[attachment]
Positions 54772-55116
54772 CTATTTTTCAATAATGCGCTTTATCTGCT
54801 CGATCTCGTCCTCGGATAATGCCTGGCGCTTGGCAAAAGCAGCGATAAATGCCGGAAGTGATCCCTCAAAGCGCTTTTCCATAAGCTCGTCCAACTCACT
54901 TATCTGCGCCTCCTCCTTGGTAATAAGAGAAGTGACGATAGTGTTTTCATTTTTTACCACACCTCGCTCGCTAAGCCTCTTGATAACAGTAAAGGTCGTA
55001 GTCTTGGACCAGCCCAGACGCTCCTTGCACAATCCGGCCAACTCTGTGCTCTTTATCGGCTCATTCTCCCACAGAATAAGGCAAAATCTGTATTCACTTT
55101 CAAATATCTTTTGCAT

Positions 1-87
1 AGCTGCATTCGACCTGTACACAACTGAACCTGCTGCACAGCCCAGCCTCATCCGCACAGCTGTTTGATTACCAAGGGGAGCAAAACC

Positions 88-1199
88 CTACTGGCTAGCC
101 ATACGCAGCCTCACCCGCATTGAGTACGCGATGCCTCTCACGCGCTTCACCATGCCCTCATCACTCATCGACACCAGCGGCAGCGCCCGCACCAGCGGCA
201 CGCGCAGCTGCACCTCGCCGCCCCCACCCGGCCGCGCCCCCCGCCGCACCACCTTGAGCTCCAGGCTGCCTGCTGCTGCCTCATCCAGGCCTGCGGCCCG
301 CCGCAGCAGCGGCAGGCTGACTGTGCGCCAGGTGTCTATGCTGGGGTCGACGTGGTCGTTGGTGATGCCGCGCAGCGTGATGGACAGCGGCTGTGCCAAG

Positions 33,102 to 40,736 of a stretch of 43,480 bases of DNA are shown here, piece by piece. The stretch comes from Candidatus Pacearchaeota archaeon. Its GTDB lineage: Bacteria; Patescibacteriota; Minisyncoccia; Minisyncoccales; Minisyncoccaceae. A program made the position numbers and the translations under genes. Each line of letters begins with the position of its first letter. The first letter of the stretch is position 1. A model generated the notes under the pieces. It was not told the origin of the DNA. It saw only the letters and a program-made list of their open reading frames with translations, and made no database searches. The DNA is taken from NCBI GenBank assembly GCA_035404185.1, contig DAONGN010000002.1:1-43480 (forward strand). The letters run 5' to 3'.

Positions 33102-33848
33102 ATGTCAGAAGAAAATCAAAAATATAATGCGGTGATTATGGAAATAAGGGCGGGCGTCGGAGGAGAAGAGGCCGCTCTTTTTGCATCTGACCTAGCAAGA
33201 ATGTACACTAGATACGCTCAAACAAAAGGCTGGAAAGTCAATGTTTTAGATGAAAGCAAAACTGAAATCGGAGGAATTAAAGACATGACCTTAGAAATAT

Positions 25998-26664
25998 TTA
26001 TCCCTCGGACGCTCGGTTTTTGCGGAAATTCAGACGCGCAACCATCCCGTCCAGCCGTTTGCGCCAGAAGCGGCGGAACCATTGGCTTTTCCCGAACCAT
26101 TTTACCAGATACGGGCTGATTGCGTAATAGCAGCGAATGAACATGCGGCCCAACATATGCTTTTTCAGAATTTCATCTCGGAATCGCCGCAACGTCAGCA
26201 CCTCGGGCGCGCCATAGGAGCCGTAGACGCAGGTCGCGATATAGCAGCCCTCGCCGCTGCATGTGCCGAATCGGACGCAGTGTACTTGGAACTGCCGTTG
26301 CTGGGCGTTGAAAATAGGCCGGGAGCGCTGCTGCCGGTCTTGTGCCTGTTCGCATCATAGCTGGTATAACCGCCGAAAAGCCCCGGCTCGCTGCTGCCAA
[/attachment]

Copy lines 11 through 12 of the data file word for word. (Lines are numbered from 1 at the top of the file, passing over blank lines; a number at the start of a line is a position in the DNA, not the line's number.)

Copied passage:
101 ATACGCAGCCTCACCCGCATTGAGTACGCGATGCCTCTCACGCGCTTCACCATGCCCTCATCACTCATCGACACCAGCGGCAGCGCCCGCACCAGCGGCA
201 CGCGCAGCTGCACCTCGCCGCCCCCACCCGGCCGCGCCCCCCGCCGCACCACCTTGAGCTCCAGGCTGCCTGCTGCTGCCTCATCCAGGCCTGCGGCCCG